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Mason City Globe Gazette Newspaper Archive: November 12, 1941 - Page 1

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Publication: Mason City Globe Gazette

Location: Mason City, Iowa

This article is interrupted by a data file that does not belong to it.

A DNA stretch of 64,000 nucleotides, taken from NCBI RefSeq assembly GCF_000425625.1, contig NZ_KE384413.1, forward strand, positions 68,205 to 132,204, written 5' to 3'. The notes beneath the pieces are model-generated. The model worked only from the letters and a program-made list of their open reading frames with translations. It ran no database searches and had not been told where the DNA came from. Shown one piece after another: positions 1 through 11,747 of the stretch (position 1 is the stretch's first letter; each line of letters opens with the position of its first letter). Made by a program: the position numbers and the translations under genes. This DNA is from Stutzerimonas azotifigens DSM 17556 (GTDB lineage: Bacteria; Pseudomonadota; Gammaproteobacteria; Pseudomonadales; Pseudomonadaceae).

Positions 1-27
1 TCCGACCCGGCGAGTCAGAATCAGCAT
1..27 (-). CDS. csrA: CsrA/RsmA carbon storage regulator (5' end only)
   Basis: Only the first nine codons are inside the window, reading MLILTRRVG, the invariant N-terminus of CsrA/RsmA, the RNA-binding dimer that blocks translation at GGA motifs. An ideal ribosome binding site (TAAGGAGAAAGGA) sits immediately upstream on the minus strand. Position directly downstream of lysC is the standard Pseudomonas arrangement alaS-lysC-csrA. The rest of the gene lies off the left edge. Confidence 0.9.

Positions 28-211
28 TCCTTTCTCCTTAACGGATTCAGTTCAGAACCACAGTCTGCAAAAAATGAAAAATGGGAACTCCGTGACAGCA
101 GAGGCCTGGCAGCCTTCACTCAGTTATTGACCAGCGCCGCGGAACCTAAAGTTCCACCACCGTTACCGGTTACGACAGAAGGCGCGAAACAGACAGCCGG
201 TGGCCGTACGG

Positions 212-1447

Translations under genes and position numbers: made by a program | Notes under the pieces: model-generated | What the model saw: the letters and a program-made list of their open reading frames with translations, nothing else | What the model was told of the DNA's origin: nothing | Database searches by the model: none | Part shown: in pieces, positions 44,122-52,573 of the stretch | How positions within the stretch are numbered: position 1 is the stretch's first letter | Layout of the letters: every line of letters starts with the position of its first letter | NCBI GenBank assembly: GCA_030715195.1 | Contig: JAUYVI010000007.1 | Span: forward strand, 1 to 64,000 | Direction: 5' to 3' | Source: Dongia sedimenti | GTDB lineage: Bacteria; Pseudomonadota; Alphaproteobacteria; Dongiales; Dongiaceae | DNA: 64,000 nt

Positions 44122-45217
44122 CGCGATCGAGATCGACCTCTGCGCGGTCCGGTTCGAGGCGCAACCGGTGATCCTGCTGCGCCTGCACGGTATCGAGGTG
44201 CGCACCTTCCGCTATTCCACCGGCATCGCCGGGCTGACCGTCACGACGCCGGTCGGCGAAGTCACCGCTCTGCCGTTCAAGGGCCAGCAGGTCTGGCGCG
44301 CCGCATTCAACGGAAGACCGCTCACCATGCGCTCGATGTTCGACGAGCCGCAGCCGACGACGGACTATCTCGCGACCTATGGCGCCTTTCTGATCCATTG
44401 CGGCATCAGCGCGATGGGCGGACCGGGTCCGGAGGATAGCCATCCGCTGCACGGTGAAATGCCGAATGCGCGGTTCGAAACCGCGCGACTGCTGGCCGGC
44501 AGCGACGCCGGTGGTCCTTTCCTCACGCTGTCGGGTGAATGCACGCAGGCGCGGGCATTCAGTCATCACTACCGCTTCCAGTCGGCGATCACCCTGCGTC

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   Mason City Globe-Gazette (Newspaper) - November 12, 1941, Mason City, Iowa                             NORTH IOWAS DAILY PAPER EDITED FOR THE HOME COJip DCPARTUCNT Of HISTORY ANO ARCHIVES DES HO I HE3I A THI NEWSPAPER THAT MAKES ALL NORTH IOWANS NEIGHBORS VOL XLVIII MASON CITY IOWA WEDNESDAY THIS PAPEB CONSISTS OP TWO SECTIONS HOME EDITION MASON CITY ipyjmjHiMotsymcuARo MHess Hitler Planned to Starve iwarmiNazis Reach DWC I CHEERS HEARD FOR CHURCHILL REPORTONWAR li Prime Minister Says Britain Can Operate Overseas in 1943 LONDON Ministe j Churchill declared Wednesda 5 Adolf Hitler hadfailed to brin Britain to her knees through starvation blockade and thus migh be forced into attempting invasioi i as soon as he can screw up hi j courageand make arrangement j to take the plunge The prime minister told a cheer teg house of commons that it ha been learned through Britain rj No 1 prisoner Rudolf Hess wh W flew from Germany to Scotland that Hitler originally counte J i more on starvation of the Britis1 Jj than on invasion Any such hopes Churchill de Glared crumbled throughan im provement in Britains shippin situationThis was highspottei bythe prime ministers repor u that 1ATn 1943 we shall have sufficient shipping to undertake overseas operations 1000000 tons of axis shipping were sent to the bottom or damaged seriously in the four months ending in Octo ber that same period Britains shipping losses dropped almost twothirds for Britains workers would result from an improvemen in exports and bigger crops a home but he added Satisfactory as the results are i there must he no relaxation of ou i efforts not only because of tht i everpresent menace to importa tionjrom abroad but it may yet be that as the wardevelops militar operations may make more exten sive demands upon our shipping He did not elaborate that theme to explain whether such military operations be in Africa or in the movement of troops for action on the Russian front He avoided all mention of the governments frequently criticized aid to Russia Durine the speech which fol lowed the formal opening of the new session of parliament by King George Churchill flatly told critics he did not intend to change hb cabinet at the pres ent moment He promised however fullest facilities for war debate not only this week but the whole of next week and into the week there alter He said we are entitled to seek from commons from time to time a formal renewal of their confidence ana added that the debate would furnish the signa opportunity of the as a grand inquest of the nation into tne government The king wearinr his uniform as admiral of the fleet said the parliamentary session has been memorable for the strengthen ing of already close ties between my government and peoples and United States of America The United States be said is furnishing my peoples and my allies with war supplies of ali Kinds on a scale unexampled i history My peoples are determined to meet to the utmost of their power the needs of the soviet union in its heroic conflict Developments in the far east have engaged the close attention of my government and it has been necessary to increase the forces VICHY France UPJ Charles Huntziger minister of war in the Vichy cabinet was burned to death withseven other persons in an enroute to ippe Petain on liis importantin spection tour of north which defend those regions Commons was told later common people swear Pmrchill even through swear at his government my territories in that by they Hambro States Peace Problems to Be Terrific ST PAUL Hambro former president of the Norwegian parliament suggests a cooling off period after the conclusion of Me presentwar before final peace terms are drawn Speaking before Macalester college student and faculty members Hambro said problems of the next peace are going to be terrific The prob Joms would be economic and so cial rather than political he said German Trucks Target for Bombs r Huntziger Vichy Minister of War Dies in Plane Crash 7 Others Lose Lives When Ship Returning From Africa Falls Huntziger a slight dapper man and a pilot with more than 3000 flying hours to his credit had been on a 7500 mile flight in Africa where he saw Gen Max ime Weygand the Vichy pro consul There had been reports that Huntzigers report toPetain might decide whether Vichy would yield to German demands for ouster of Weygand who has Deen regarded as strongly opposed to the axis program in Africa Two members of the war office staff were believed to be on the plane with Huntziger when it crashed near Le Vigan about 100 miles northwest of Marseilles aft er a fhght across the Mediter ranean in bad weather from Al giers Huntziger scheduled to see Pe i kte Wednesday signed the 1940 armistice between France and Germany GENERAL HUNTZIGER Locomotive Tosses Truck 100 Feet to Top of Waiting Car WHITE BEAR LAKE Minn Lundgren driving a ruck tried to beat a train to crossing The locomotive struck the truck and hurled it 100 feet through the air The truck landed atop an automobile which was waiting for the train to pass Lundgren and the two occu pants of the waiting automobile climbed from the wreckage with out a scratch The truck body torn off by the mpact skimmed across the top f the automobile in which Oscar Johnson and John H Krongable both of St Paul were sitting The truck chassis and cab with clinging to the seat andcd on the hood of Johnsons machine The car and the truck were demolished None was hurt but Lundgren vas arrested for careless driving JUOeEDJET WHILE HUNTING Wood of Waterloo Collapses in Field From Heart Disease MARSHALLTOWN eorge W Wood of Waterloo udge ot the tenth Judicial district Iowa collapsed while hunting heasants on the Henry Duddcn arm just north of Grundy Cen er Wednesday morning He was ead by the time his hunting com anions reached him Coroner L Coffman said death was caused y heart disease LUNGER ADMITS PAYING But Says Payment to Judges Son Was for Services to Friend WASHINGTON UPJ Senator William Lahger Rr N Dak ad mitted Wednesday that he paid 275 to Gale Wyman son of a fed eral judge before whom he ap peared as defendant on a conspir acy charge but explained the payment covered past services by Wyman to one of Langers associates Testifying before the senate privileges and elections committee hearing on a petition for his re moval from the senate Langer declared that the payment to Wy man was made for past services rendered to James Mulloy for merly an intimate political ally Langer told the committee that much to his surprise Wyman was brought to his home by Mulloy during the course of a conspiracy trial before Wymans father We talked in the basement den of my said Mul loy got up and walked out after which Wyman and myself talked about 10 minutes I told him I had adequate counsel and his services were not needed I was very anxi ous to get him out of town and wanted nothing to do with him Langer said Wyman told me that Multoy had promised him for past services but had paid only for the plus S25 expenses for coming to my home from South Dakota I agreed and wrote a check for the amount to Mulloy Armored Forces Asked If Theyll Go Abroad WITH ARMY IN THE FIELD The war department is asking members of the armored force whether they would be willing to overseas it was disclosed Wednesday Several enlisted men and officers in one of the armored ilvisions participating in the Caro lina maneuvers said they had been queried Would you be willing to serve overseas with an armored division Only a or no answer was desired PEORIA III men were reported missing and believee dead when the plant of the Western irwrnerjjeompjiny upv Wed with hear 40niiles No other casualties ported r Information from the plant lo cated in hilly country west of Pepria was that every building but the administration buildini was destroyed in a double explo sion A small blast was followed almost instantly by a mammoth roar The black powder mill was en gaged in defense work and federal officials took charge Some Peorians thought broken windows and china were signs of an earthquake In panic they put m calls for the fire department jamming telephone lines Bioff and Browne Sentenced to Prison on Extortion Charges NEW YORK Judge John C Knox Wednesday sen tenced William Bioff to 10 years in prison and a 520000 fine and George E Browne to eight years and for violation of the federal antiracketeering law Browne former president of the International Alliance of Theatri cal Stage Employes AFL and Bioff his personal representative were convicted of extorting about from the motion picture industry The government charged they had used their labor leadership to extort large sums on threat of strike SET RAILROAD STRIKE DATES Chiefs of 5 Operating Brotherhoods Order Action for Dec 7 CHICAGO Chiefs the e five operating brotherhoods in the railroad industry ordered their SoOOOO members Wednesday to strike beginning Dec7 for a 30 Jer cent increase in wages The men were instructed to leave their obs progressively on Dec 7 8 and 9 Byram Former Head of Milwaukee Dies FAIRFJELD Conn Harry Byram 75 prominent railroad executive died Tuesday after a icre He was chairman of the ipard and formerly president of he Milwaukee railroad but had been in virtual retirement since he line went into receivership six fears ago A PAYS PENALTY DubuqueMan H COAL MINEBebwKerch FOR TRYING TO Jl I AIAHIIW n Found Dead Beside Road DUBUQUE The body of Dan Patch 49 operator of the Patch beverage company of East Dubuque was found on the shoul der of highway 52 near villc at oclock Wednesday morning and Sheriff Leo J Eis bach said indications were that he had been struck by an auto mobile The discovery of Patchs body was made by his wife who the sheriff said was returning to Sageville to pick up her husband after leaving him there several hours before County Coroner C C Coady said a postmortem examination revealed that death had resulted from multiple fractures of the ribs and a punctured liver Both shoul ders also were broken he said The sheriff said an investigation indicated that Patch had been struck by a hitandrun automo bile while walking along the highway He said he had no clue as to the identity of the driver whose car hit Patch Patch was widely known in the puouque trade area both through his business connections ard sponsorship of baseball teams He was prominent in American Leg ion circles and was commander of the Dubuque posts drum and bu gle corps for many years H served with the Canadian forced during the first World war SKIES CLEAR FOR HUNTING SEASON Tens of Thousands of Hunters Flock to Fields for Pheasants DES MOINES WBlue skies speedy birds The 1941 Iowa pheasant hunting season opened at noon Wednesday under clear skies and with tem peratures slightly above normal levels Tens of thousands of Iowa hunt ers flocked to the cornfields and brush pi 5314 counties to match wits with the fastmoving upland game birds The season will last seven days The stale conservation commis sion reported one arrest night in the Spirit Lake region A hunter who couldnt wait for the season to open officially was the description given of the defendant The weather bureau predicted fair weather Wednesday night and Thursday The shippers forecast predicted a minimum of 28 in northwest Iowa Wednesday night 34 in the northeast and southwest and 38 in the southeast Child Putting Scraps From Paper Dolls Into Stove Dies of Burns CLINTON P Her body V Her bodv comment from burned when her clothing caught Nebr wV fire as she was placing paper in farded one of labors the kitchen stove Phyllis Jcarmo congressional c n the kitchen stove Phyllis Jeanne Howe 7 died Wednesday in Mercy hospitalThe child ter of Mr and Mrs W C Rowc Tuesday night gathered scrap paper in her apron after making paper dolls and was placing thc pieces in thc stove when flames leaped forth ignited her clothing and in an instant enveloped her 5ody Thc mother who had turned her back just before the accident wrapped the child in a blanket to extinguish the blaze and then rushed the child to the hospital LABOR DISPUTE Results Expected to Have Far Reaching Effects on Defense By THE ASSOCIATED PRESS A dramatic test of strength in the captive coal mine labor dispuU Wednesday approached decision and the result seemed sure to hav farreaching effects on the entiri defense labor situation The stage wasset in swift move I uesday High CIO officials one after another resigned from the na tional defense mediation board protest to that bodys 9to2 recommendation against he union shop in the captive coal pits operated by the bir steel companies The army in a preeaulionan actmn looking toward a possibk emergency established an intelli gence center in Pittsburgh where the coal from captive mines fuels steel mills essential to the govern ments defense plans In congress some members were Passing hard for strikedeterring legislation and others were said h be reluctant to ease neutrality ac reslnc ons unless steps were taken to avoid defense work stoc pages at home p Philip Murray CIO presiden and vice president of the United and Thomas LTMW secretarytreasurer resigned forthwith from the media tion board and wrote Presiden Roosevelt that the boards recom union naq made it to relairiany con fidences its fufureiaction Mur ray announced that four CIO al ternate members of the board had resigned that a fifth planned fo and that the attitude of a sixtl was unknown to him The United Mine Workers he Pits for three days last month demand ing I he union shop under thc erms of which all employes would be required to become union members after a specified Period of probation The strike affectms 53000 men was ended by a truce until Nov 15 to per mit the mediation board to form ulate its recommendations John L rewis the unon deepvoiced stocly president has made no public statement on the boards recommendation But he has called a special session of the UMW policy committee at Wash ington Friday evidently for a de cision on the matter As UMW president Lewis is also the learior of 330000 employes of cornmer cia coal mines Just how the withdrawal of the CIO members would affect the mediation board was uncertain It lisputes pending involving workers One possible in dication came Tucday night when J Thomas president ot the CIO United Automobile Workers di rected union representatives to postpone presentation of any cases before the board because H had no CIO representation The captive mine situation brought comment from Senator ho is re warmest Zinc Curtailment May Cost Jobs of 700 DE3MOINES George X1 lson Wednesday informed the 0PM that a 31 per cent curtail ment in zinc allotments may cost nearly 700 employes of General 3ry Batteries Inc of Dubuque theur jobs DIES OF BURNS EDDYVILLB WFuneral ser ear o aushter of Mr and Mrs Gebrgc Villiams of near here who died Wonday night of bums Authori ics said her clothing caught fire vnile she was playing with matches congressional colleagues He cant eo on as we are eo fnjr noiv he told newsmen In anv arsiiment over a closed shop neither side has the riBht to de lar the defense program But when labor has not had a closed shop before then it should not take advantage of the national defense effort to obtain one and inns block that effort Referring specifically to the new strike threat Norris said he bc icycd the president had the power to take over the captive mines and thus end the dispute If he does not have that authority then we should pass legislation giving it to him A strike which had vexed navy officials and interfered with work on in naval and marine construction around San Dieao L was settled Monday night and icials of AFL building trades unions said the 2164 strikers would be back at work at noon Wednes lowan Sees 5th Son Leave for Armed Forces CEDAR RAPIDS IP John Novak saw his fifth son leave Tuesday to join the nations armed forces when Joe Novak 24 board ed a bus which took him to Fort DCS Momcs for induction into the army The youth are in the navy jr T four brothers hey are Jerry 19 Otto 8 and John By THE ASSOCIATED PRESS Adolf Hitlers Crimean aimies were reported to have readied the Black sea coast Wednesday just below Kerch gateway to theCau casus oil fields while on traf front the Russians declared they had battled the Germans to astandstUl with more than 70 000 ijazig killed and wounded in the 41 day old drive on Moscow Soviet dispatches admitted however that German troops had advanced to the vicinity of Nurofominsk 35 miles south west of Moscow but said the sit uation had been stabilized The Germans said their advanced forces were within 31 miles of Moscow at one point Narofominsk lies on the Kaluga Moscow highway about 30 miles cast of Maloyaroslavets the scene of heavy recent fighting A bulletin from Hitlers field headquarters said German and Ru n flags on the eastern shore of 1ea sharP ing and nazi frontline dis patches reported that Kerch ilself was jammed with fleeing red arm v troops If true the arrival of axis forces along the Kerch strait would mean h age had bcen reached m the battle of the Crimea Less than four miles wide the strait presumably would offer only a minor obstacle to nazi veterans of the conquest of Crete across 75 miles of open water Beyond the strait on the Caucasian mainland are situated the great wells pra iu ol Russias oil supply The Germans said thetr dive bombers were Inflicting havoc both at Kerch and Sevastopol destroying port facilities and 108Ses ln men Y if The German threat to Sevasto Fi vis also apparently increasing the Russians acknowledging they had withdrawn from the rail town irai jip miles north k sea navaj In the central front S A Lo sowct spokesman declprea the position of the red Before Moscow was con siderably better and that Hitlers a nrjhc Russians said Hitler threw 19 about 285000 troops well as 1000 tanks and 900 Planes into the drive starting Oct B onBOct Hit by terrific losses thc Ger mans were now reported brintine up masses of tush reserves to meet fierce soviet counleratacks Nazi military d i s p a t c h el acknowledged that a fantastic tern of underground tank garages buried flamethrowers ana huge mine fields around Mos cows 200mile defense arc made the going slow and hazardous thc in their vanguards had ad vanced mlhin 50 kilometers 31 miles of the capital Toll From Londons Mad Submachine Gun Wielder Rises to 3 LONDON death toll of Londons mad tommygun wield 4f i thrcc when M y w Mrs Emily Crisp 55 died in hospital of her wounds She died as Philip Joseph Ward a gunner in the royal artillery vas arraigned on a formal charae of murder in the killing of Leslie Francis Ludford 28 a solicitor t person to die in the mad fo Four other persons were wound ed by ihc man who fired a sufama chmegun apparently at random vhiJc roaring through qiuet West London streets in an automobile Weather Report FORECAST W a i r Wednesday and Wednesday night Thursday partly cloudy rising tempera ture Wednesday cooler west portion Thursday Winds south west 2025 miles per hour Wednesday cloudy Wednesday through Thursday warmer Wednesday and in northwest portion Wednesday night cooler Thursday wind southwesterly 20 to 30 miles per hour Wednesday IN MASON CITY GlobeGazette weather statistics Maximum Tuesday 36 Minimum Tuesday night 29 At 8 a m Wednesday 36 YEAR AGO Maximum 35 Minimum 2 Precipitation 40 FREE PRISONER Trap Is Sprung at Gallows at Fort Madison at 7 07 am FORT MADISON Kissing crucifix just before the black hood placed over his head Ivan Leori Sullivan 30 dropped through the gallows trap to his hele WcJnesday for the 1340 slaying of an Iowa state penitentiary guard The trap was sprung at m and Sullivan was officially pronounced dead by Warden Glenn C Hayncs at thirteen minutes later the 7 and calm the man who killed Guard Rouert Hart in an abortive prison delivery here a year and a half agoshowed no emotion except to close his eyes as if m prayer as guards strapped legs and arms before placing black cotton hood over his head The Rev H V Bongers Fort Madison priest who spent all Tuesday night in death row with the condemned man stood on the ground beside Sullivans dangline body and intoned Scriptures while three doctors examined thc slayei for 13 minutes before indicating the last spark of life had left the murderer bank robber and kid naper Approximately 170 persons in udmg 12 ofticial witnesses newspapermen and a large num ber of peace officers saw Lee county Sheriff Harry V D Maas push the lever that sent Sullivan hurtling to death crowd stood silent as Sullivan marched mte the small stockade in the southeast corner of the penitentiary grounds arid climbed the 17 steps lo the plat form of the temporary gallows erected last week Sullivan was dressed in a neat blue suit with a pin stripe fur nished by the state He wore a white shirt and a striped tie His shoes were blackoxfords and he nad a black overcoat draped on his shoulders against the sharp chill wind which made spectators glad to huddle close together in their roped portion thc stock ade No women witnessed the hang ing Women witnessed the last sev eral executions Guards said the killer who Tuesday night had newly attacked Warden Haynes and Gov George A Wilson in a death watch state ment spent a quiet night and even slept briefly Early Wednesday he drank some coffee bat afe nothing Father Boneers said mass out side the death row cell Wednes day morning and gave holy communion Sullivan then shed his blue striped prison clothes and donned the provided civilian garb On the steps the cell house bulhvan and his guards paused briefly while pictures were taken Then completely surrounded by guards he began thc 300yard walk to the gallows Father Bongers in full vest ments fed the procession with Sheriff Maas at his side Next came Sullivan with Deputy War den John Bennett at his right In the rear walked Prison Chaplain John Rees who had joined thc condemned man an hour earlier Spotlighting Sullivans con version to Catholicism since he had been an occupant of death row was a tiny lapel pin show ins a white cross on ailue field It was his only adornment Just before the hood was placed over his head Sullivan kissed the IVAN LEON SULLIVAN on Gallowt